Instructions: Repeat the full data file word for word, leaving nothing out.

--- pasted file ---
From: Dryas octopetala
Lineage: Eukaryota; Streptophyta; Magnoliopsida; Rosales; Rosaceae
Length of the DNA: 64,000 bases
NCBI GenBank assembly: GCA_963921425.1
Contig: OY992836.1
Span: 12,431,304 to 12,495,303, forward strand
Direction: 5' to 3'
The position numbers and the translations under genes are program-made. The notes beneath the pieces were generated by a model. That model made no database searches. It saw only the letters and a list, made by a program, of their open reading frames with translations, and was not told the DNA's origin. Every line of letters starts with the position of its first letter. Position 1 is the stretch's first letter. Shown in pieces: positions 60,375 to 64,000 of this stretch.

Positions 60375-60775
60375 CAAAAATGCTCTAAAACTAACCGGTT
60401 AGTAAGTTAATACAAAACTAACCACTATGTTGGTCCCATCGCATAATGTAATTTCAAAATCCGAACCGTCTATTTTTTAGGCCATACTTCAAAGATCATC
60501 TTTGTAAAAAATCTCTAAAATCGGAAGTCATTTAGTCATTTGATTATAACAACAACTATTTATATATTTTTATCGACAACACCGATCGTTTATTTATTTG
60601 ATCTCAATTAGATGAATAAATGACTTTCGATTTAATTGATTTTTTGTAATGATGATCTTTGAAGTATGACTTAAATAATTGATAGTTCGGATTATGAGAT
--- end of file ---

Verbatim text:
From: Dryas octopetala
Lineage: Eukaryota; Streptophyta; Magnoliopsida; Rosales; Rosaceae
Length of the DNA: 64,000 bases
NCBI GenBank assembly: GCA_963921425.1
Contig: OY992836.1
Span: 12,431,304 to 12,495,303, forward strand
Direction: 5' to 3'
The position numbers and the translations under genes are program-made. The notes beneath the pieces were generated by a model. That model made no database searches. It saw only the letters and a list, made by a program, of their open reading frames with translations, and was not told the DNA's origin. Every line of letters starts with the position of its first letter. Position 1 is the stretch's first letter. Shown in pieces: positions 60,375 to 64,000 of this stretch.

Positions 60375-60775
60375 CAAAAATGCTCTAAAACTAACCGGTT
60401 AGTAAGTTAATACAAAACTAACCACTATGTTGGTCCCATCGCATAATGTAATTTCAAAATCCGAACCGTCTATTTTTTAGGCCATACTTCAAAGATCATC
60501 TTTGTAAAAAATCTCTAAAATCGGAAGTCATTTAGTCATTTGATTATAACAACAACTATTTATATATTTTTATCGACAACACCGATCGTTTATTTATTTG
60601 ATCTCAATTAGATGAATAAATGACTTTCGATTTAATTGATTTTTTGTAATGATGATCTTTGAAGTATGACTTAAATAATTGATAGTTCGGATTATGAGAT